Can Beeswax Be Organic?

Can beeswax be certified organic? The short answer: Yes.  So why is organic beeswax so hard to find?

Consider how beeswax is made: Worker bees consume sugar (often, honey), which is converted into esters of fatty acids and various long-chain alcohols. The waxy substance is secreted in tiny flakes through eight glands on the underside of the worker bees' abdomens, chewed, and molded into comb for the hive.

Newly secreted wax is actually clear - it's through the chewing process that the wax is mixed with pollen and honey, causing it to take on it's characteristic golden color.

Beeswax is therefore a product of two things: sugars eaten by the bees, and pollen sourced from the area surrounding the hive. Bees typically fly up to 2 miles (3 km) from the hive in search of food and water, but have been observed foraging up to 6 miles from home. If there's any chance that the plants in that radius are not certified organic, the beeswax will not be organic. 


Clear wax being secreted from the glands on a worker bee's abdomen. Source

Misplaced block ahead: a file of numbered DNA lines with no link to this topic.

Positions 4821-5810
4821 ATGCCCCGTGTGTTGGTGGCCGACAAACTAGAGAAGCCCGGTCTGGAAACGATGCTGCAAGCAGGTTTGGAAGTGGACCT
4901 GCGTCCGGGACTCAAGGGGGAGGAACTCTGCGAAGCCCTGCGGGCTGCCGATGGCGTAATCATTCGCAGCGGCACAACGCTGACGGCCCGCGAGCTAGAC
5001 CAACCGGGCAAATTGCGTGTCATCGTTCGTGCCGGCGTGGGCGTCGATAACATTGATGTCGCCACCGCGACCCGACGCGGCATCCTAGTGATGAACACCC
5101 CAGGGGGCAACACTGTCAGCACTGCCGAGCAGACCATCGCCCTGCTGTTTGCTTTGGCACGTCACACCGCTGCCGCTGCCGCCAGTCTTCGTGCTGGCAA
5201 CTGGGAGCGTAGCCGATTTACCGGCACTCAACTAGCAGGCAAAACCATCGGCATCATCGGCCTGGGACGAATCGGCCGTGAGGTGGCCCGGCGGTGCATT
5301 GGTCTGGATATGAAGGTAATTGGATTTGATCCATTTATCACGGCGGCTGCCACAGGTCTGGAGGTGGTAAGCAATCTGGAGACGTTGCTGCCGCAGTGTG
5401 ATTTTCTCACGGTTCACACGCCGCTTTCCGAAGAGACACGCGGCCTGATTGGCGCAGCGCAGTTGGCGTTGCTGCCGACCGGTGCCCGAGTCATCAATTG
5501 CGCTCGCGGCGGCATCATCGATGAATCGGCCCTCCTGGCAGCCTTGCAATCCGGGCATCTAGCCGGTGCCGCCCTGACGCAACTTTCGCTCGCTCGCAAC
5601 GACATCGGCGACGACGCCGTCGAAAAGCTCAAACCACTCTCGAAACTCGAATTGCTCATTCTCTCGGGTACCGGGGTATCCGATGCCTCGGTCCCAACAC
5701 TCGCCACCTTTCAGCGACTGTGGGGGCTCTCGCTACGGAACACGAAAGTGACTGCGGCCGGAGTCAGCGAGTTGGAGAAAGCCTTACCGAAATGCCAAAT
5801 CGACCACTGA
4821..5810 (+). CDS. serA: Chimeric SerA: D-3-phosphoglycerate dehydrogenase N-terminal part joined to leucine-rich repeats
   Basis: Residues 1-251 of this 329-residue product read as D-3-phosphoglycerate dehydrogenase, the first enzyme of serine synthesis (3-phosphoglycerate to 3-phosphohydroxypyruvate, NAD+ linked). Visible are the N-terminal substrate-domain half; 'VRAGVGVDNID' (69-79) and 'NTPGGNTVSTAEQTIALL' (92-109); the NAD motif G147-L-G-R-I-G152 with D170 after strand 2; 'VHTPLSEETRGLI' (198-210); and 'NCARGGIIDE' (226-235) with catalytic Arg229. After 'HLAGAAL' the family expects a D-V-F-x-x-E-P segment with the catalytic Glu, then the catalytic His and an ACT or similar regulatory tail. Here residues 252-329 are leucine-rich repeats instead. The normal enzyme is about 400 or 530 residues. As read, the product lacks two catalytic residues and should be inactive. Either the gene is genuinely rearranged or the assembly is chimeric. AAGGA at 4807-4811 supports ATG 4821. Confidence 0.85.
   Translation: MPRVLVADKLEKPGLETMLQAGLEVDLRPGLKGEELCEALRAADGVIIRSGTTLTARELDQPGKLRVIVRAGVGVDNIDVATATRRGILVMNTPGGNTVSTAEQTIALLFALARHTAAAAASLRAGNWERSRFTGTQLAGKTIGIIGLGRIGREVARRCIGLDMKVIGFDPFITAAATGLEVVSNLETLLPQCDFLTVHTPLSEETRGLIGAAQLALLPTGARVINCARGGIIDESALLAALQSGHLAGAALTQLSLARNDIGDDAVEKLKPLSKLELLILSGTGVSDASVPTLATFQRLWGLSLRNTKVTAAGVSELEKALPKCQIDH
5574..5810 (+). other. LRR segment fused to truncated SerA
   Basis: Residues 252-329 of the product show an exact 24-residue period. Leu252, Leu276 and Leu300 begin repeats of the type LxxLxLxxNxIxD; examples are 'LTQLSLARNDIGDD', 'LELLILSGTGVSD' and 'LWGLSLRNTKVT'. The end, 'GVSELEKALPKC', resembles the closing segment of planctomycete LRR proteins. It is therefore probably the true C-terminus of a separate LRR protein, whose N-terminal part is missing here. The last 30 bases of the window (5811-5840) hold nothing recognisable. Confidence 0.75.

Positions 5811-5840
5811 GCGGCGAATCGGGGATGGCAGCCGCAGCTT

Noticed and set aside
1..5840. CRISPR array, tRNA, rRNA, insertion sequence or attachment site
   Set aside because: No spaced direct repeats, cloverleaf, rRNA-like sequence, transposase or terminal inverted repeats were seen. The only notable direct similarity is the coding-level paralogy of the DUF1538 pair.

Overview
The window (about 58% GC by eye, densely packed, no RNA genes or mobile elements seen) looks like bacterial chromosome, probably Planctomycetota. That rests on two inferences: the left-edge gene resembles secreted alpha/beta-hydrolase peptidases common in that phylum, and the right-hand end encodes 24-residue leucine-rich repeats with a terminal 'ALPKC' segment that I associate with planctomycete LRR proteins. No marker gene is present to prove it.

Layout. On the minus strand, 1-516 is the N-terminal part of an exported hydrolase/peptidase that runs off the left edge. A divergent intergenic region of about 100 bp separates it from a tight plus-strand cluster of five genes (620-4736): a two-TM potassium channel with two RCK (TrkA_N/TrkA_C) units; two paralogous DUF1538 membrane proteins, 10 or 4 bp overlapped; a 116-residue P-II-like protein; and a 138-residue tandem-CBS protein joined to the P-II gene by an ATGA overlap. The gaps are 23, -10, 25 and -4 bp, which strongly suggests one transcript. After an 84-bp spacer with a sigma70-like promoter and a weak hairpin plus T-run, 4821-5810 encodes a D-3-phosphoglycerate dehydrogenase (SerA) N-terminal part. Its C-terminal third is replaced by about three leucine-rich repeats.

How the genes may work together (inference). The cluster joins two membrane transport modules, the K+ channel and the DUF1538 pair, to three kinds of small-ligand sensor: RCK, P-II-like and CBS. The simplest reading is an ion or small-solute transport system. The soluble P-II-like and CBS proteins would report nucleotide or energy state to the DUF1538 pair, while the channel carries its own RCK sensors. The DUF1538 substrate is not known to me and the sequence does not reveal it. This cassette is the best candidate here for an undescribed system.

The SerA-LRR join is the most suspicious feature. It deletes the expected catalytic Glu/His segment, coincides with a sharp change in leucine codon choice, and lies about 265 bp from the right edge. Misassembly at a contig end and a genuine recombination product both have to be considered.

Certified organic standards for honey and beeswax include that hives are kept a certain distance from any possible sources of herbicides or pesticides, but this is almost impossible for most beekeepers to guarantee, particularly in urban settings. Furthermore, organic standards limit the use of hive maintenance tools such as antibiotics, pesticides, and fume boards (more on these later), which are important in maintaining a healthy hive with today's tough climate for bees.

Despite our fear of bees, hives are actually quite fragile! One common hive pest in New England are varroa mites, which attack larval, pupal, and adult honeybees.


Varroa mites, kind of look like little jellyfish! Source

Mites on a worker bee in the hive. The mites attach to the bee's body and suck their fat stores, simultaneously injecting viruses to weaken the bees. Source


Mites are extremely common in New England - so much so that they are present in varying degrees in almost 100% of colonies. The disappearance of wild honeybee colonies is largely attributed to them - without proper treatment and management, the colony will certainly die. Sadly, beekeepers in the US lost an estimated 44% of colonies to mites between 2015 and 2016, so this is a huge problem we're talking about here. Since organic practices don't always allow for the necessary management of these pests, it becomes a choice between organic practices and the death of the hive. 

In summary: Yes, beeswax (and honey) can be organic, but it is extremely difficult to achieve certification and maintain a healthy hive under these practices. Support organic practices, but don't discount apiaries that are not organic! 

Sam Putoš